And throughout he is showing that the Angels had no power in the successive times, forasmuch as men continued enemies; they could neither persuade them, nor, if persuaded, could they deliver them from the devil. For neither would persuading them be any gain, except he that held them were bound; nor would binding him have been of any service, except they whom he detained were willing to return. But both of these were needed, and they could do neither of them, but Christ did both. So that even more marvelous than loosing death, is the persuading them. For the former was wholly of Himself, and the power lay wholly in Himself, but of the latter, not in Himself alone, but in us also; but we accomplish those things more easily of which the power lies in ourselves. Therefore, as being the greater, he puts it last. And he said not simply “were at enmity,” but “were alienated,” which denotes great enmity, nor yet “alienated” [only], but without any expectation even of returning. “And enemies in your mind,” he says; then the alienation had not proceeded so far as purpose only—but what? “in your wicked works” also. Ye were both enemies, he saith, and ye did the works of enemies.
“Yet now hath He reconciled in the body of His flesh through death to present you holy and without blemish and unreprovable before Him.” Again he lays down also the manner of the reconciliation, that it was “in the Body,” not by being merely beaten, nor scourged, nor sold, but even by dying a death the most shameful. Again he makes mention of the Cross, and again lays down another benefit. For He did not only “deliver,” but, as be says above, “Who made us meet” (Col 1,12), to the same he alludes here also. “Through” His “death,” he says, “to present you holy and without blemish and unreprovable before Him.” For truly, He hath not only delivered from sins, but hath also placed amongst the approved. For, not that He might deliver us from evils only, did He suffer so great things, but that also we might obtain the first rewards; as if one should not only free a condemned criminal from his punishment, but also advance him to honor. And he hath ranked you with those who have not sinned, yea rather not with those who have done no sin only, but even with those who have wrought the greatest righteousness; and, what is truly a great thing, hath given the holiness which is before Him, and the being unreprovable. Now an advance upon unblamable is unreprovable, when we have done nothing either to be condemned for, or charged with. But, since he ascribed the whole to Him, because through His death He achieved these things; “what then, says one, is it to us? we need nothing.” Therefore he added,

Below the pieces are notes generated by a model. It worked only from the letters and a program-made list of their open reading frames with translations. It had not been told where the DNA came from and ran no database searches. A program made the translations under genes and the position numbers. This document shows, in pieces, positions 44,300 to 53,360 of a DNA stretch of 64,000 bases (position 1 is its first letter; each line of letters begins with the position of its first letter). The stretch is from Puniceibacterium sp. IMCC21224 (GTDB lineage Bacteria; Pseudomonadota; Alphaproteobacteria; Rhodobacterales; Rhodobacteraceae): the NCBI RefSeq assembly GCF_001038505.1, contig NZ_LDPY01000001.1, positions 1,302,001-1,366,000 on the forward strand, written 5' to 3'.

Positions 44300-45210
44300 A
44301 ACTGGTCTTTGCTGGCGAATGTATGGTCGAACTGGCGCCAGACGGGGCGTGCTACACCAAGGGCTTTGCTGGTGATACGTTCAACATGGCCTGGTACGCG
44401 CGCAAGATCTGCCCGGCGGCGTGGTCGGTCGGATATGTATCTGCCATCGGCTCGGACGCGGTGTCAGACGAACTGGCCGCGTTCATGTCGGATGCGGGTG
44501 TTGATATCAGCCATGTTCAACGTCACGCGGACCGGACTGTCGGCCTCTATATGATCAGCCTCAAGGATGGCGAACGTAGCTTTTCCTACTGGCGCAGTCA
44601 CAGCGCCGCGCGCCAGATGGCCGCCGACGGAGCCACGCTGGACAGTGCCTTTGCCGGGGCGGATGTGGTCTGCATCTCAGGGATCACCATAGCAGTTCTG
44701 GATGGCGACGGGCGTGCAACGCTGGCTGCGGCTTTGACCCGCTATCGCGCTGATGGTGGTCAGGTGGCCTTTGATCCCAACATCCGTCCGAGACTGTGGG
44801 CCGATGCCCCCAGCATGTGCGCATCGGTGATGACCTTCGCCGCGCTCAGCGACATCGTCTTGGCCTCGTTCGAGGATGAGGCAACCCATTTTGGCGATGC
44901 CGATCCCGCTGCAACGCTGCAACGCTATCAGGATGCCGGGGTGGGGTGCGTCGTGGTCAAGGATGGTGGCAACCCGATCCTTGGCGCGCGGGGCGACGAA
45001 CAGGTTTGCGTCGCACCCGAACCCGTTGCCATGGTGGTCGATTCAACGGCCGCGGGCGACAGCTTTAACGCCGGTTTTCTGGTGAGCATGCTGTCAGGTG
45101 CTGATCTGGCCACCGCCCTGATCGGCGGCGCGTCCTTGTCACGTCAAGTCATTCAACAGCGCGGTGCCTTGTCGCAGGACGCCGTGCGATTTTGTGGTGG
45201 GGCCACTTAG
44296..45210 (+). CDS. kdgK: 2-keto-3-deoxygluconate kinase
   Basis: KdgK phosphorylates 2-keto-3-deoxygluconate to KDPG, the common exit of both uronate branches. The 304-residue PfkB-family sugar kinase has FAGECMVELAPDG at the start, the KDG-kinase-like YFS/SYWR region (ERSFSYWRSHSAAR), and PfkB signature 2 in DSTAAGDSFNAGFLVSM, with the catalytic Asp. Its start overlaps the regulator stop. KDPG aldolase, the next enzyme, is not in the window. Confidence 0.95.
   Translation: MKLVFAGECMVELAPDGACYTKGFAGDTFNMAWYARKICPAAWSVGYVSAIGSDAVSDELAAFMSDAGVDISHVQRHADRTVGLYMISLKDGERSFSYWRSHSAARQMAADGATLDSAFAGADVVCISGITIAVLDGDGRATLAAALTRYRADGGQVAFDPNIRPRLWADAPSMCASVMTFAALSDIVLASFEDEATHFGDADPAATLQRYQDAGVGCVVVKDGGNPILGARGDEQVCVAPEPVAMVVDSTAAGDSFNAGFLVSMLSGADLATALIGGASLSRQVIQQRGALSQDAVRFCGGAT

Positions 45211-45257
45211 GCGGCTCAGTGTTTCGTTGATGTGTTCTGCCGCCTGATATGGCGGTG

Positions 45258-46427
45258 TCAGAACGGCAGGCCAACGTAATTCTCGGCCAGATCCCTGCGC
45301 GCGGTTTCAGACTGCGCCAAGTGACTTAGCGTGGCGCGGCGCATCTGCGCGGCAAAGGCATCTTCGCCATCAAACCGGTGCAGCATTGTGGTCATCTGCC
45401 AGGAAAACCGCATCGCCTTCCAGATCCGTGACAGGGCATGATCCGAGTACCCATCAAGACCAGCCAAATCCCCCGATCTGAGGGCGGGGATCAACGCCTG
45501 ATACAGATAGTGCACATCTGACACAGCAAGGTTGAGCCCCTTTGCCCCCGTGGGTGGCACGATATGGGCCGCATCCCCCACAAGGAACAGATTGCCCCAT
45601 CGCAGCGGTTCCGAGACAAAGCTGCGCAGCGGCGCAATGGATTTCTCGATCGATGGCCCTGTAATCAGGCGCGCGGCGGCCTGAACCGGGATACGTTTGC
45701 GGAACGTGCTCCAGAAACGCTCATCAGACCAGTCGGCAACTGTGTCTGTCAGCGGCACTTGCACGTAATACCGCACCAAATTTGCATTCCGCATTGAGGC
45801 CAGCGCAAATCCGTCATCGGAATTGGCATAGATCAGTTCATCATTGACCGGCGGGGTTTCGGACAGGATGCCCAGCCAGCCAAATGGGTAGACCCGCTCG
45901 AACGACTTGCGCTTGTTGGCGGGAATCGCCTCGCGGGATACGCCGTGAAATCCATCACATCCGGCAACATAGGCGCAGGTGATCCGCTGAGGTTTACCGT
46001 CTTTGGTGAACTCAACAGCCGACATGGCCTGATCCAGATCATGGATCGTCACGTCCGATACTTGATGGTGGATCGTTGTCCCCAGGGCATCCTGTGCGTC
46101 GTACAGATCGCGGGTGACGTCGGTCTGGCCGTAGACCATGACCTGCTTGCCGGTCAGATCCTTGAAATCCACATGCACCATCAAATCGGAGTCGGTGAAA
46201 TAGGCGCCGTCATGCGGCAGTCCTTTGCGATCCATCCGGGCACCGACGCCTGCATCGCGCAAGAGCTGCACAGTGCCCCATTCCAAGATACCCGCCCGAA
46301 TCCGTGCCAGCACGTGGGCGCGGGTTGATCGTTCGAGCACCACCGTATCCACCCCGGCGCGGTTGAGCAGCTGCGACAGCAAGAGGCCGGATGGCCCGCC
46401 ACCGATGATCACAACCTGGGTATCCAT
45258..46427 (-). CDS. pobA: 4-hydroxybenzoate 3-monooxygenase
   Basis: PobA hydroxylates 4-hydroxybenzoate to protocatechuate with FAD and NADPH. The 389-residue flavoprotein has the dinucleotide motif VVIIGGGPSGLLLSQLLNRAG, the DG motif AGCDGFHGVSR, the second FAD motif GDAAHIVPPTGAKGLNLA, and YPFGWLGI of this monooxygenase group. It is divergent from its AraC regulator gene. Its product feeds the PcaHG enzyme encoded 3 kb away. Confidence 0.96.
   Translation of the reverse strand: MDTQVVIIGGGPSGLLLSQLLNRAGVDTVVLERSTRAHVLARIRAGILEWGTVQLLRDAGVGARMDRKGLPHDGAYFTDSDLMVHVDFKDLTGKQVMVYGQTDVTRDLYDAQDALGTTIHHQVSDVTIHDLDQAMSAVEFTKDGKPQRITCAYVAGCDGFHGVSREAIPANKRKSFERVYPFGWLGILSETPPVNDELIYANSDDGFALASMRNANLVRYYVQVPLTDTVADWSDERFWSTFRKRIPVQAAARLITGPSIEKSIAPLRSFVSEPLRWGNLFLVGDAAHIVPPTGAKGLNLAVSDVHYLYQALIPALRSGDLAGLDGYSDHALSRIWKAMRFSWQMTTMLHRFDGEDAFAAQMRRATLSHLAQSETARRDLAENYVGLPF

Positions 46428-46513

Col 1,23. “If so be that ye continue in the faith grounded and steadfast, and not moved away from the hope of the Gospel.”
Here he strikes a blow at their listlessness. And he said not simply “continue,” for it is possible to continue wavering, and vacillating; it is possible to stand, and continue, though turned this way and that. “If so be that ye continue,” he saith, “grounded and steadfast, and not moved away.” Wonderful! What a forcible metaphor he uses; he says not only not tossed to and fro, but not even moved. And observe, he lays down so far nothing burdensome, nor toilsome, but faith and hope; that is, if ye continue believing, that the hope of the things to come is true. For this indeed is possible; but, as regards virtuous living, it is not possible to avoid being shaken about, though it be but a little; so (what he enjoins) is not grievous.
“From the hope,” he saith, “of the Gospel, which ye heard, which was preached in all creation under heaven.” But what is the hope of the Gospel, except Christ? For He Himself is our peace, that hath wrought all these things: so that he who ascribes them to others is “moved away”: for he has lost all, unless he believe in Christ. “Which ye heard,” he saith. And again he brings themselves as witnesses, then the whole world. He saith not, “which is being preached,” but hath already been believed and preached. As he did also at the outset (Col 1,6), being desirous by the witness of the many to establish these also. “Whereof I Paul was made a minister.” This also contributes to make it credible; “I,” saith he, “Paul a minister.” For great was his authority, as being now everywhere celebrated, and the teacher of the world.